What cannot be disputed (if you’re a native North Carolinian) is that Lexington, North Carolina is the Barbecue Capital of the world. For North Carolinians, barbecue (BBQ) is a sacred culinary tradition. What also must be understood, if you aren’t from around these parts, is that the best Barbecue comes from “joints…barbecue joints” to be precise, not “restaurants”. Lexington barbecue is legendary. Lexington can trace its barbecue roots back to the first barbecue place which opened in 1919. That first “restaurant” was a tent — a tent in the middle of town, set up by Sid Weaver. Actually, as early as 1916, Weaver had begun coming to town on “court days,” cooking barbecue and selling it when court recessed for lunch. The first brick-and-mortar pits were built in the 1930s across from the courthouse. Visitors can see those pits today as they were uncovered, quite by accident, during recent renovations of City Hall (the historic first Lexington pits were located behind a closet) and were thus preserved.
Not too long after Weaver opened that first location, Jesse Swicegood opened a barbecue stand. Business boomed and both Weaver and Swicegood and another familiar name, Warner Stamey, soon were training others in the art of barbecue.
In the 100 years since Lexington style barbecue made its debut many barbecue restaurants have cropped up across central North Carolina. Even to this day, the development of barbecue in Lexington and nearby towns reads like a family tree, with today’s techniques for cooking and preparing barbecue only slightly different from the ones Sid Weaver and Jesse Swicegood used a century ago. Regardless, we are fortunate today to get great Lexington-style Barbecue across the entirety of central NC.
So, you may ask, just what is it that makes Lexington-style barbecue so different? First, it’s pork; of course, and specifically, the shoulder is the cut of choice for authentic Lexington style. The cooking process is long and slow averaging about an hour per pound-and always cooked over hickory or oak wood until the pork is fall-apart tender. It’s a process that can’t be rushed and the chef must baste the shoulders with “dip”, which is a mixture of vinegar, salt, and pepper. During the cooking, some of the dip mixes with the fat that drips onto the coals, creating smoke that rises up, surrounds and completely permeates the meat. The result is a rich, smokey flavor. Typically BBQ is served chopped, however, it can be requested to be served sliced which results in a slightly leaner experience. Regardless of whether you go chopped or sliced you always enjoy it with more basting sauce on the side.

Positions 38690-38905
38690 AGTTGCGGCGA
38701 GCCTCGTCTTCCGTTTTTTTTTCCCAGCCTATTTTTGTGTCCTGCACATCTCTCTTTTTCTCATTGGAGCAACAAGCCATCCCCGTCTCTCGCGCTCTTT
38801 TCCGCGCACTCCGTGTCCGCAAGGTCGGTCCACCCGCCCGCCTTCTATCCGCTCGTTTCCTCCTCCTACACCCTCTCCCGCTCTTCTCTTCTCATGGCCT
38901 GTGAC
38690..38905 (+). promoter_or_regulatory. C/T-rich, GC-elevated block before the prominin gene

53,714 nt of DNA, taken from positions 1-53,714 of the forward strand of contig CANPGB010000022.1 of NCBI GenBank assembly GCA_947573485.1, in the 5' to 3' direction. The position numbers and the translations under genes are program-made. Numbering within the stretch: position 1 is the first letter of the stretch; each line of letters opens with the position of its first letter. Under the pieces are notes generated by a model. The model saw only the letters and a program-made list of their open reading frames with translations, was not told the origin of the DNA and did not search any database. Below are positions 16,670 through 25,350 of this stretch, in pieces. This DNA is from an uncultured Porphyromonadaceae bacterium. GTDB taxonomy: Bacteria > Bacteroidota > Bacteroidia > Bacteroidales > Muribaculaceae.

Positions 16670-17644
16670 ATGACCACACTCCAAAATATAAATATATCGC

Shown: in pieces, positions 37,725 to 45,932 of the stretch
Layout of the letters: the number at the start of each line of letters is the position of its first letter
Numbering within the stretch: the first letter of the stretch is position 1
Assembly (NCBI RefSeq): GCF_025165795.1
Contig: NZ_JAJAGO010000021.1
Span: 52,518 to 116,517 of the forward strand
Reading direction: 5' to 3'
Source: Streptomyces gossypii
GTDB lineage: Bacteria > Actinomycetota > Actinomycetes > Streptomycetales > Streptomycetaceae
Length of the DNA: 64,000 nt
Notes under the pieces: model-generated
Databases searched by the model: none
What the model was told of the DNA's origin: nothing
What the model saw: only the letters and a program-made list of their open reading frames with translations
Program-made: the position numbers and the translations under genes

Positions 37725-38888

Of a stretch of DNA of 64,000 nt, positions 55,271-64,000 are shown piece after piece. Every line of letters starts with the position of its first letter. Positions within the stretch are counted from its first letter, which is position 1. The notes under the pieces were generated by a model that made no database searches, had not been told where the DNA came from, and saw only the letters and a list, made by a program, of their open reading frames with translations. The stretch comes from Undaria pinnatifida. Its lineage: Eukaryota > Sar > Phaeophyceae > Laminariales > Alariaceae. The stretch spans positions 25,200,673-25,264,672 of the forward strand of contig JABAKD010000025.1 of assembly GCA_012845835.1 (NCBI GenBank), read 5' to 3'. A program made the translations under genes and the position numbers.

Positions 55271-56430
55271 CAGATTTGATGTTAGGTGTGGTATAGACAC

Lexington style barbecue is enjoyed by local folk and world leaders alike and has been ordered for everything from family gatherings to Economic Summits and it’s not unusual for it to be “air-expressed” to fulfill requests from all over the United States.
An Annual Barbecue Festival takes place every fall in Lexington and has been recognized state-wide and nationally for its excellence. The Barbecue Festival has received such accolades being one of the “Top Ten Food Festivals in America” by Travel & Leisure Magazine, designation as a Top Twenty October Event by the Southeast Tourism Society, and part of the Library of Congress’ Local Legacy Event. Additionally it has won more than 50 awards and accolades through The N.C. Association of Festivals and Events Excellence Awards program. It was also named “One of Ten Great Places to Celebrate Food” by USA Today.
Lexington is located in the Piedmont, nearly in the center of the state just 20 miles south of Winston-Salem and 30 miles south of Greensboro at the intersection of US 29/70 and US 52.
Must-Know BBQ Terms
How to Order a Plate, Tray, or Sandwich
Ordering barbecue can be as simple or complex as you like.
- Barbecue is served finely chopped, coarsely chopped and sliced. It is not “pulled”.
- When the pork shoulder is cooked, the crunchy crust that forms on the outside is full of flavor and is called “outside” or “brown”. Ask your waitress to add a little to your order.
- There are two kinds of cole slaw: “white” and “red”. Most folks are accustomed to the white, mayonnaise based slaw. In Lexington, they serve barbecue slaw, which is red, made with ketchup and vinegar. It complements the meat very well and is served on all sandwiches, unless you tell the waitress otherwise. Some restaurants serve both kinds. And, if you’re ordering a fish sandwich, hot dog, or hamburger, be sure to ask what kind of slaw they’ll put on it.
- You can order a sandwich, plate, or tray. The sandwich is barbecue and slaw with a little “dip” added. The plate comes with barbecue, slaw, french fries, and either rolls or hushpuppies. The tray is a small container with the meat on one side and slaw on the other.
- “Dip” is a sauce served with all barbecue and is made from vinegar, water, salt, pepper, and sugar. Each restaurant has its own secret recipe. Unlike thick barbecue sauces, “dip” has a thin texture and tastes great on meat, hushpuppies, and fries.
- Hushpuppies are made from cornmeal and are deep fried. They do not have whole corn kernels in them but they may have onions.
- Iced Tea is the standard beverage and is served sweetened. But, you can ask for unsweetened or mix the two together for half ‘n half.
And, don’t forget dessert. Most restaurants offer homemade goodies—pies, cobblers, cakes, and banana pudding.
Information Provided Courtesy of the Lexington Tourism Authority